Campaign Trailer Critic: Michele Bachman's Low Budget Independent Feature

Michele Bachmann's initial campaign video is appropriately low-budget. It was clearly filmed in her office in front of a filing cabinet, probably in one take. She looks directly at the camera and presents uncharacteristically conventional soundbites about being a constitutional conservative. She sort of looks and sounds like she's a robot, a robot with an intense glare that lasers through your body. 

Compared to T-Paw's glossy action packed videos, Romney's polished touch, or Herman Cain's unconstrained joy, this video launch can't help but look staid, weird and somewhat boring.

What's up with this video?  Is her campaign communications staff woefully out of touch? Or does it represent something deeper about Bachmann the candidate?

The Congresswoman from Minnesota is known for shooting Palin-like zingers and body-slamming one-liners against President Obama's policies and choices. She's fierce, a tiger cloaked with a mid-western accent. She's very smiley and is always perfectly coiffed and poised, projecting an almost icy calm, usually wearing a power-suit. In the video, she's got pearls, an American flag on her lapel, and her eyes pop. Maybe that's the eye-makeup, but it makes her look scary and tough. Tough enough to take down President Obama? That's likely the idea.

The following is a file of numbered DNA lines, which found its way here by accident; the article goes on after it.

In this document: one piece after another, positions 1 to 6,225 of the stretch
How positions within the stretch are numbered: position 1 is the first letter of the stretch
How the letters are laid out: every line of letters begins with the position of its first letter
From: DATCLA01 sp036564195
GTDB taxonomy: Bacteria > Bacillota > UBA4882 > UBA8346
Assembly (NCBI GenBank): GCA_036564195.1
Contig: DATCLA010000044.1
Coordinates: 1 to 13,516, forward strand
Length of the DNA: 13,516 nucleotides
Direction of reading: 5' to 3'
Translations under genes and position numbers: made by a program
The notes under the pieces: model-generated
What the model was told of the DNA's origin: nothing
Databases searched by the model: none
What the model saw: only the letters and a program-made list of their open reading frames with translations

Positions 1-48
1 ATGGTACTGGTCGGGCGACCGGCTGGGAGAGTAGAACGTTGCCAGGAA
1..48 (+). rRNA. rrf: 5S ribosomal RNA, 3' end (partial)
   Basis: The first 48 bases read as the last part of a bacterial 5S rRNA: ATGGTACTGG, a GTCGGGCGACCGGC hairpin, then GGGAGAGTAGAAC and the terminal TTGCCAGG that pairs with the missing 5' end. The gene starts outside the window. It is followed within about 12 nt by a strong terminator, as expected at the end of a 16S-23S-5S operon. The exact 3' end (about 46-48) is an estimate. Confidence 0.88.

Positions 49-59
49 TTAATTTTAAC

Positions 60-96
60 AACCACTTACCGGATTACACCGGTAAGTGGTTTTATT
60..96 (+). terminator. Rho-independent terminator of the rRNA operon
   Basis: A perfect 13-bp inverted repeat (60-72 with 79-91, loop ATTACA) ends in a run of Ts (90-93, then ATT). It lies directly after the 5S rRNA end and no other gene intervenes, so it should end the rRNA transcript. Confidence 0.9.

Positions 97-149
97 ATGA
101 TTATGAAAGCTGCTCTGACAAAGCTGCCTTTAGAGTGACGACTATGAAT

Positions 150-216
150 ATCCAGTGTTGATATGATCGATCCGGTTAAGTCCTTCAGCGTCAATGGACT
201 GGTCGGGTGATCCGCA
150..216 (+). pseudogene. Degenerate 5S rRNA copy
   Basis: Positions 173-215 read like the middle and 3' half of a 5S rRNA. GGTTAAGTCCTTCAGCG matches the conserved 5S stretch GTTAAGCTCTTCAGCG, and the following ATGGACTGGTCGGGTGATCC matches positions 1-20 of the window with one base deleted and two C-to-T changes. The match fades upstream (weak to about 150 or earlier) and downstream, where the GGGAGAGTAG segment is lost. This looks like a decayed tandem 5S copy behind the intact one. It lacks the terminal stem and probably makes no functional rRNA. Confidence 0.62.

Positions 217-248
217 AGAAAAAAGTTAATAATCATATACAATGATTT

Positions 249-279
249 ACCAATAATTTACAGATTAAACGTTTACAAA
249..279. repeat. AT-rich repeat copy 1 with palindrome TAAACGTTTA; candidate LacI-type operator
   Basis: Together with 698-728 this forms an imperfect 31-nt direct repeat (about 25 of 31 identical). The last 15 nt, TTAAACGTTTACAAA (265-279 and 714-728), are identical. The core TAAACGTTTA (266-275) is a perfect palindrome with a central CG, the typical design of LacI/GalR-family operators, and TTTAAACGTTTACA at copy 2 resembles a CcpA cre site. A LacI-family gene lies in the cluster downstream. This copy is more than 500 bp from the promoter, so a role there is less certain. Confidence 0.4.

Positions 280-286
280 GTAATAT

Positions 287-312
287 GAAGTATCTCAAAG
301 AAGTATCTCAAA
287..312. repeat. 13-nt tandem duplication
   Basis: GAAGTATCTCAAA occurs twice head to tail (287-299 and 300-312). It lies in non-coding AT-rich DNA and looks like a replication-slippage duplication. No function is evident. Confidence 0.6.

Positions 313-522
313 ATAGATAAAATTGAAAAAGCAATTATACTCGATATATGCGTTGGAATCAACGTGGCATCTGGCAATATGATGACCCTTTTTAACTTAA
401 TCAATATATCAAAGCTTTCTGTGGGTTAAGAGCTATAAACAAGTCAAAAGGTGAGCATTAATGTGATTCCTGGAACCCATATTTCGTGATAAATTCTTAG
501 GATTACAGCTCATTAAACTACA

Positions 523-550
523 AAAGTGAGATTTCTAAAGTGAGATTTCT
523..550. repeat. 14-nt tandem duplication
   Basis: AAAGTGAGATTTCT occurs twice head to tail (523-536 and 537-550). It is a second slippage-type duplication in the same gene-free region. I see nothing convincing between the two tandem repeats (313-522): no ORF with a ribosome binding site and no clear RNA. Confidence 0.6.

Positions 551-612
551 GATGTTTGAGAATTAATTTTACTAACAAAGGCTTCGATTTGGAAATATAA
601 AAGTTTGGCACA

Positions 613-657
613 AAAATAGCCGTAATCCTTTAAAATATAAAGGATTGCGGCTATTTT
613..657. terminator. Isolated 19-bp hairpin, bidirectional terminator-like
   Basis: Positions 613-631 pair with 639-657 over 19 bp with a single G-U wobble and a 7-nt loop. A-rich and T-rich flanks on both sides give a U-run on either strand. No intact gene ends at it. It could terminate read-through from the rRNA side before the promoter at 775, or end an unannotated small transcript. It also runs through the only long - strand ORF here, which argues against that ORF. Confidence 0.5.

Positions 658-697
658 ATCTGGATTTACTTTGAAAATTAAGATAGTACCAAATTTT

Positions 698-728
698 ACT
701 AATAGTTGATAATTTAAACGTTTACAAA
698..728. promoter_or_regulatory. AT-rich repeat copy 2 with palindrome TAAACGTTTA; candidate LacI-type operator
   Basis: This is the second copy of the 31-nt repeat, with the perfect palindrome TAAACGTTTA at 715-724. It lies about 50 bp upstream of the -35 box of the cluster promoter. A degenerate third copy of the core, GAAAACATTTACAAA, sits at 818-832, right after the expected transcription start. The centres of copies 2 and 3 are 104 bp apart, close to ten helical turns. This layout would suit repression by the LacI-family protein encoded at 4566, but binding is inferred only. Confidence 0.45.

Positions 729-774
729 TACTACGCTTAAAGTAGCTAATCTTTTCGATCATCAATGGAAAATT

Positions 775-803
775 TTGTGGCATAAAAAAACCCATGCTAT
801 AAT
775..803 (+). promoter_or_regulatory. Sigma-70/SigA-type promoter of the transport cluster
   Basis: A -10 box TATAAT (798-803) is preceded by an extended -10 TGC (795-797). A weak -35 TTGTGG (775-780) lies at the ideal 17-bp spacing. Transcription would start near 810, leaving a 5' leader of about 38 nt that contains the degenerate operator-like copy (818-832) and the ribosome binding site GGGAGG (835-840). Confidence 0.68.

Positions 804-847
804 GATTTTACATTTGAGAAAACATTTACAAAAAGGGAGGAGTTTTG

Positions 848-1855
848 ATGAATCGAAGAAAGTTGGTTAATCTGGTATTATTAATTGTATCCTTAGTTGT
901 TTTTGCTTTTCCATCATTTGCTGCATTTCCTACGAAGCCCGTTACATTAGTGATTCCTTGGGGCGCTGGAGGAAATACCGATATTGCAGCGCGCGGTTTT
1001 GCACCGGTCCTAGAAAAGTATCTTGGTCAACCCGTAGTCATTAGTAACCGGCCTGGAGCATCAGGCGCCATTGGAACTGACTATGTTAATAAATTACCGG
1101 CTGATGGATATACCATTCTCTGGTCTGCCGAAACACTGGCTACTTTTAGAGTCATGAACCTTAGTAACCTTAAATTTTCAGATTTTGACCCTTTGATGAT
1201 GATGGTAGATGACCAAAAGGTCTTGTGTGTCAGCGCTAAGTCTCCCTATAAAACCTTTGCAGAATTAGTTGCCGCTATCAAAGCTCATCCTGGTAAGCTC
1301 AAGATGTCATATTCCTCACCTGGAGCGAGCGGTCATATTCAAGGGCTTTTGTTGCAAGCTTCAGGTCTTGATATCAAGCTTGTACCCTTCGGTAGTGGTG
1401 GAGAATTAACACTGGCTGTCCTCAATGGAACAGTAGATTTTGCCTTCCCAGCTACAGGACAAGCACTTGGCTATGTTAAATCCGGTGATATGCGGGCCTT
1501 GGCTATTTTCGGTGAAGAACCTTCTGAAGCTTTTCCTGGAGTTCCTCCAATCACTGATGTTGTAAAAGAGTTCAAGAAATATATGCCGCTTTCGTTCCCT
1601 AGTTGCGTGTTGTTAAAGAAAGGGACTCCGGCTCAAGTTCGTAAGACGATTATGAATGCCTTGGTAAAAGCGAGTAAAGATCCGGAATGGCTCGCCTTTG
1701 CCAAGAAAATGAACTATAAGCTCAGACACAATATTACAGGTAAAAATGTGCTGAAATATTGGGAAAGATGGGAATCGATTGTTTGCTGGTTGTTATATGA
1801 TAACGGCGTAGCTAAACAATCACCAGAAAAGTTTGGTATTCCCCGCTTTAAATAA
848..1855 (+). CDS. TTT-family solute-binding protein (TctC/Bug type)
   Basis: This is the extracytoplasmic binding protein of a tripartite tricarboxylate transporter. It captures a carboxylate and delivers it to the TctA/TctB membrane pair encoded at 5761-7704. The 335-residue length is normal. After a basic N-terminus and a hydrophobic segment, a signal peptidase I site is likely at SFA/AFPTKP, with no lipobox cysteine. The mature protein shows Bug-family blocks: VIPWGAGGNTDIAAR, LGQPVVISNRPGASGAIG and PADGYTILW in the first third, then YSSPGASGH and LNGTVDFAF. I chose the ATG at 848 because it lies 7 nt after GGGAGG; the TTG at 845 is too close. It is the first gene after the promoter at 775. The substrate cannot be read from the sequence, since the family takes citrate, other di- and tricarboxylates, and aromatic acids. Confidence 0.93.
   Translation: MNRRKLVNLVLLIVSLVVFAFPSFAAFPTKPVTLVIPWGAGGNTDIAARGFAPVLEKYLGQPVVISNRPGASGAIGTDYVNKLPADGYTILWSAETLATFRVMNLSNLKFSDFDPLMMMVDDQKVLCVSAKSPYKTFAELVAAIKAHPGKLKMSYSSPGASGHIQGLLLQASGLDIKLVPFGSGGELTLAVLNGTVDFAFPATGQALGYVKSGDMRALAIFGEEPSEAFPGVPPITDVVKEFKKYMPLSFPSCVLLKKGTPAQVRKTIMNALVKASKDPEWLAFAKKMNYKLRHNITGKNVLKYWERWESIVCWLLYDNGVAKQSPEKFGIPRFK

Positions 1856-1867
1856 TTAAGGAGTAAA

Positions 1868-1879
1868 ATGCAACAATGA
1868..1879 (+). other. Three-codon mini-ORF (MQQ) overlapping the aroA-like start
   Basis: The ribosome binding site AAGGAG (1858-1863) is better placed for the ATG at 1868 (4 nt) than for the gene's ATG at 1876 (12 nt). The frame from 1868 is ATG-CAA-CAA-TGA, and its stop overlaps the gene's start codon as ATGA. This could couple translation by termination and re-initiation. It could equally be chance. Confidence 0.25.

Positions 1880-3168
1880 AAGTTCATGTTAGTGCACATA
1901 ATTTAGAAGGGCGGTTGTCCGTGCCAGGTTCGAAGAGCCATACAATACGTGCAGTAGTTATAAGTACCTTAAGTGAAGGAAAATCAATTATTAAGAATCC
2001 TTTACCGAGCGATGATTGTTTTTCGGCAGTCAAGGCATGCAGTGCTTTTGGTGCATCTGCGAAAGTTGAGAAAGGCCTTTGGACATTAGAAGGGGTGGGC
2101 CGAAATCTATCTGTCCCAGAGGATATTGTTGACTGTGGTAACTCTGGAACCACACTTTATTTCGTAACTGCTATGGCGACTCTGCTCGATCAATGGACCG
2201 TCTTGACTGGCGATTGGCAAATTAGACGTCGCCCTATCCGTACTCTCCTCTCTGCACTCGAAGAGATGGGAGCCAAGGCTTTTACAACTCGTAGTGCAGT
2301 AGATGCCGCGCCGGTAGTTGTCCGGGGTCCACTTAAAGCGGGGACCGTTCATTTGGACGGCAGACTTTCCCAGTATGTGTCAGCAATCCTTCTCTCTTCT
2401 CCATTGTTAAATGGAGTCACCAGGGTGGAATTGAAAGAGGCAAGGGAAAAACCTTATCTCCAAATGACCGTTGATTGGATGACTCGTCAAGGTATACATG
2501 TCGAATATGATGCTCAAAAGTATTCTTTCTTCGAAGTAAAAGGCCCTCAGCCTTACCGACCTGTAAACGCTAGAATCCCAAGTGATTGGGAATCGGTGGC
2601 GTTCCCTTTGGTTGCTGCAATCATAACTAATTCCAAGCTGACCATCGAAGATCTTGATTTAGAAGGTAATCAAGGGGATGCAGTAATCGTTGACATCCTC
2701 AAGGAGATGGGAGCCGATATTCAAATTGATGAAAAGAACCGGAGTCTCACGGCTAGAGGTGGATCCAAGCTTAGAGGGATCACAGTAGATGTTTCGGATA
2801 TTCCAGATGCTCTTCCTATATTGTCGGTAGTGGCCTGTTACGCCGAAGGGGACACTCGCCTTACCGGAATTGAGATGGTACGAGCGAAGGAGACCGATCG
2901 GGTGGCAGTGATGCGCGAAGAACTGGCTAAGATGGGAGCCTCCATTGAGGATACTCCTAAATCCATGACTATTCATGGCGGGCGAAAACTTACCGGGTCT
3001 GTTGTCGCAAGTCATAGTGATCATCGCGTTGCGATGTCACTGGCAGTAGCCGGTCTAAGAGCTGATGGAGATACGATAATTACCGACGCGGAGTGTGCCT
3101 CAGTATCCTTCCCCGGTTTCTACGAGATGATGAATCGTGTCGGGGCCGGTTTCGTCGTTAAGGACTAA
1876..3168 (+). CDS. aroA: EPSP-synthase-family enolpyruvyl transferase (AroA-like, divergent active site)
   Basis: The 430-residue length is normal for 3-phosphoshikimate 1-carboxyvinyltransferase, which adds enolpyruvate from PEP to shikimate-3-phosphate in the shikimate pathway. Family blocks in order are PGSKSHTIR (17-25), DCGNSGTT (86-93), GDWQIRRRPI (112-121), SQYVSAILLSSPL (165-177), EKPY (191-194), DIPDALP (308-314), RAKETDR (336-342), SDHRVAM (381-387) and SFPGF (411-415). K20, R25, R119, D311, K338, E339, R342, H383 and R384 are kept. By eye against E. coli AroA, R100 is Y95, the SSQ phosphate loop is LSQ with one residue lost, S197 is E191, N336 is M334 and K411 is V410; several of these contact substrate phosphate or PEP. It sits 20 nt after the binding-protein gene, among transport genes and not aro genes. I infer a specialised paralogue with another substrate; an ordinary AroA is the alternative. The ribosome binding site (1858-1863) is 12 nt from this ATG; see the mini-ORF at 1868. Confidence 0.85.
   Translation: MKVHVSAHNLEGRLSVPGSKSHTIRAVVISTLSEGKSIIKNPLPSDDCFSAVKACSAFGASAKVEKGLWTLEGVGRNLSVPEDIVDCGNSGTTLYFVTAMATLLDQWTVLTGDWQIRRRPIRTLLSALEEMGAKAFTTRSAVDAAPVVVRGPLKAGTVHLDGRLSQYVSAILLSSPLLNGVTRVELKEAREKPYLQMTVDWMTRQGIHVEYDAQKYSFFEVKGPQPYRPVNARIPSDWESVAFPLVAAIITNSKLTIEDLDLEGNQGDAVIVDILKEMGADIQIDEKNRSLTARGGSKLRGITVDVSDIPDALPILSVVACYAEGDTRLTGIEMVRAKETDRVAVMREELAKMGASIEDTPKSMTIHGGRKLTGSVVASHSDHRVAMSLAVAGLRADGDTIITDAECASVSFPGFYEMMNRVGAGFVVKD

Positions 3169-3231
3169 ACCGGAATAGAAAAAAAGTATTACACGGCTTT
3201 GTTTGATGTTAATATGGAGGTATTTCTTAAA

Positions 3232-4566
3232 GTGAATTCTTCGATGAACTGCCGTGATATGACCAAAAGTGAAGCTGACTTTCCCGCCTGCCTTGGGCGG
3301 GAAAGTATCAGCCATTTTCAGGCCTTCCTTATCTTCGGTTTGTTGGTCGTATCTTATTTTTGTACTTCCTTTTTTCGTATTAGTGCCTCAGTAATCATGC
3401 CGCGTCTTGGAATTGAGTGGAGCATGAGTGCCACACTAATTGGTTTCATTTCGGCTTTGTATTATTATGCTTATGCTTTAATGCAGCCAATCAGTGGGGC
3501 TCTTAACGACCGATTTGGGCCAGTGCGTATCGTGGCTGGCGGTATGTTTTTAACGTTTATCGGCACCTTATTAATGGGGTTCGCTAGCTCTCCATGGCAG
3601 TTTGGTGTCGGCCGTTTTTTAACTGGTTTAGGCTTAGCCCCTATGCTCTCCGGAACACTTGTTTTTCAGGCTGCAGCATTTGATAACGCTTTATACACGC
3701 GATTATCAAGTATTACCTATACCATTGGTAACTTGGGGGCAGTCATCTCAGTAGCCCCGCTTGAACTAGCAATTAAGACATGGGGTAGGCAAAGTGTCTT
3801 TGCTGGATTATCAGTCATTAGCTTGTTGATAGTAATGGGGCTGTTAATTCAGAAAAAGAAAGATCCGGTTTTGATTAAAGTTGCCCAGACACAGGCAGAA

It's not about me, it's about you, Bachmann says to her viewers:

"I work very hard to bring your voice to the halls of Congress. Now I want to take your voice to the White House where it hasn't been heard for a long time. Because with your common sense and your energy, working together, we will take our country back."

Project your hopes, fears, and aspirations onto me, she seems to say. The GOP is looking desperately for someone to love, and Bachmann represents a more electable Sarah Palin, (though she sort of comes off as a clone). That's one reason why Bachmann is surrounded by so much energy and hype. But she's genuinely popular: she was just one point shy of winning the latest Des Moines Register poll in Iowa, and has the best favorability ratings of the candidates.

Assuming there is a video strategy (I'm giving the communications team my benefit of the doubt), my speculation is that it is to portray Bachmann as a no-nonsense, simple, direct, person who could care less for bells and whistles and is unafraid to claw her way to victory. No extra penny spent was spent on this one-minute feature (despite the fact that she is a powerhouse fundraiser). She doesn't need frills because she is a down-to-earth, hard-working woman from Minnesota (born in Iowa) who wouldn't be in politics if it weren't for her intense concern about a country being destroyed by an army of liberals. And she's ready to shoot those lasers out of her eyes at 'em.

It's either an oversight, or this video is meant to symbolize Bachmann's work ethic. If you had any doubts, Bachmann's the Tea-Party poster-girl, and it's not because she's hip. She doesn't spend money on hip.

Throughout the 2012 campaign season, It's A Free Country's political film critic Sarah Kate Kramer will be analyzing the videos released by presidential hopefuls.